If you’re running a small business, you’ve got a long list of operational concerns, with cash flow at the very top. Conducting day to day operations, hiring and managing employees, maintaining inventory stock, keeping clients happy, and expanding your business all require sufficient working capital. No matter what type of company you run, you’ll need to determine the best small business financing solutions to ensure enough working capital is at hand to meet your needs.
Entrepreneurs have been underserved by the mainstream banking system for a long time, making small business financing a touchy subject for many. The good news is that today, small business owners have more options than ever when it comes to accessing business funds. Some of those options are relatively fast and painless, while others require piles of paperwork and days, or weeks, of waiting.
If you’re looking for funds to help bridge cash flow gaps or fund growth initiatives, it’s a good idea to understand the most common options before you apply.
The Old-School Way: Bank Loans
The “traditional” way of small business financing is to go to a major bank and apply for a business loan. It used to be more common for business owners to develop long term relationships with their local bank. However, since the 2008 financial crisis, banks have tightened their lending criteria, making it much more difficult for small business owners to get approved for business loans. Big banks now approve as few as 25% of loan applicants.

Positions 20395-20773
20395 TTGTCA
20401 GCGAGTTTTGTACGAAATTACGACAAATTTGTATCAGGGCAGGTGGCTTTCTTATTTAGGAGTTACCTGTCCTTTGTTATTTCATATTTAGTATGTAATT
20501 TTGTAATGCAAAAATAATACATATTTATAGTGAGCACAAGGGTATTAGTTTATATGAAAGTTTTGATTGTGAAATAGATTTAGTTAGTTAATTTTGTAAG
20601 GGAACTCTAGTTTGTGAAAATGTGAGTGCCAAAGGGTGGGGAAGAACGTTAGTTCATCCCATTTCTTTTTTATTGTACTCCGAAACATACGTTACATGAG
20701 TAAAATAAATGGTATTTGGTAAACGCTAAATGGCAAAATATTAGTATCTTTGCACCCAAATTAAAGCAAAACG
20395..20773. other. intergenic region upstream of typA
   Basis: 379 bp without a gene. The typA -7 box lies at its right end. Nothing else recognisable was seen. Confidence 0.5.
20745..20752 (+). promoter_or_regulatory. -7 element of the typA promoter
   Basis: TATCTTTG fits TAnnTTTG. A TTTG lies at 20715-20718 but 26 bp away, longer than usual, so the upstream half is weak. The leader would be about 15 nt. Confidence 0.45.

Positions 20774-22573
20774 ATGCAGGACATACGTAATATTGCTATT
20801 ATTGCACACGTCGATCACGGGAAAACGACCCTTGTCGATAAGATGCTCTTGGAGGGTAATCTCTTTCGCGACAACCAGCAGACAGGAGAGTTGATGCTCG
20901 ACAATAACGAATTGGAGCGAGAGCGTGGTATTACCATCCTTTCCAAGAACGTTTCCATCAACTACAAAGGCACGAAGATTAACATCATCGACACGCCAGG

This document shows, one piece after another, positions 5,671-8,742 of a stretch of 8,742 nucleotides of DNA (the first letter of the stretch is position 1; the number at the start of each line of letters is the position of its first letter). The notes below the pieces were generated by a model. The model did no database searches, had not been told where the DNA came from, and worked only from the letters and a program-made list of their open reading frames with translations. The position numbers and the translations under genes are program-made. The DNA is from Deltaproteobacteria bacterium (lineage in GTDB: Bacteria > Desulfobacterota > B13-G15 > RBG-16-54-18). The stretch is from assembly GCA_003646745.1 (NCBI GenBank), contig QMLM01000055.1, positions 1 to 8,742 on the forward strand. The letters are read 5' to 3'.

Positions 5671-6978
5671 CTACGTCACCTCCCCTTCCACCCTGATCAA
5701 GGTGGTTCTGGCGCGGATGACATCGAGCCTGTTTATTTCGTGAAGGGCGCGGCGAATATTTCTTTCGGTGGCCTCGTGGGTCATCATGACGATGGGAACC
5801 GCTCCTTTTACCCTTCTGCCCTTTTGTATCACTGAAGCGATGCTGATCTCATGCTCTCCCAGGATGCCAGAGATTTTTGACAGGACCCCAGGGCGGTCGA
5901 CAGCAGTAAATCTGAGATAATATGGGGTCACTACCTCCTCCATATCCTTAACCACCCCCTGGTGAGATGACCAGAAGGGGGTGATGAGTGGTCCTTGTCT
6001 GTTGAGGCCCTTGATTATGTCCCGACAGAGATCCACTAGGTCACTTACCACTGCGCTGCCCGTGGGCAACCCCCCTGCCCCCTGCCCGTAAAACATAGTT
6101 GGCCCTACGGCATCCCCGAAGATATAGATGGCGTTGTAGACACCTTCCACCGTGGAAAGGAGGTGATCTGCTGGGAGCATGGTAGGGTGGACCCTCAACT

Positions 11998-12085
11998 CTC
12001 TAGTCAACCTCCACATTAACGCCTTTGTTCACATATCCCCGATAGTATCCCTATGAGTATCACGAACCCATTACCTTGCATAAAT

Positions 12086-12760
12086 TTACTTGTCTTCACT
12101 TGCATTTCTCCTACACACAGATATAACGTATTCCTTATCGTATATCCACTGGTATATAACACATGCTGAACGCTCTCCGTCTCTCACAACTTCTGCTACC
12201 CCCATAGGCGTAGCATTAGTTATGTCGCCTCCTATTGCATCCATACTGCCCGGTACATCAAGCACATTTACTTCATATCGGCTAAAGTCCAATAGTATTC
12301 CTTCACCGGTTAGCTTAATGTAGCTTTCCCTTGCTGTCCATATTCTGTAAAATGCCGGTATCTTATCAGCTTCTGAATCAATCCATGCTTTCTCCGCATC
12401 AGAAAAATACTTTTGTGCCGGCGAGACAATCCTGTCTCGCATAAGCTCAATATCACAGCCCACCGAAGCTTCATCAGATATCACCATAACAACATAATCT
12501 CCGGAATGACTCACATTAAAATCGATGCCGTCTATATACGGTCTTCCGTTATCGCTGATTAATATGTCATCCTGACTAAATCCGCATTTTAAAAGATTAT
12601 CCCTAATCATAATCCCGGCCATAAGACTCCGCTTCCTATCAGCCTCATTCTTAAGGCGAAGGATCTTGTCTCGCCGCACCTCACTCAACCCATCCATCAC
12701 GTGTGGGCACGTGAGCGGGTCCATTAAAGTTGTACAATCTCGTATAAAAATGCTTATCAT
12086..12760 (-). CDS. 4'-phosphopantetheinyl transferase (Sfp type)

That low approval rate is disheartening for many entrepreneurs, especially when you consider the lengthy process. Small business owners applying for a loan from a major bank must often submit long application forms, tax returns, proof of several years in business, proof of profitability, cash flow projections or other financial data about your business, and possibly owner investment information and more. On top of all that, you’ll need to submit to a personal credit check, even if you’ve incorporated or have otherwise separated your business from your personal affairs. You also might need to offer collateral, such as personal property, in order to secure the loan.
Another thing to consider is the amount of the loan. The average loan size from major banks is typically around $500,000. If you are a small business owner, you might find that you only need a fraction of that amount in order to make payroll, keep your inventory stocked, or move forward with a new marketing initiative. There are plenty of reasons why you might want a little bit of extra liquidity, but not want to take on much more than that, especially if it means paying interest on much more money than you really need.
Once you apply, you may have to wait days or weeks before finding out whether the bank will approve your request for a loan. That’s a lot of time and effort to invest, especially when you consider that the majority of applications are denied. It’s no wonder that many entrepreneurs look for other sources of small business financing instead of traditional term loans from major banks.
A More Flexible Way: Fintech Lenders and Lines of Credit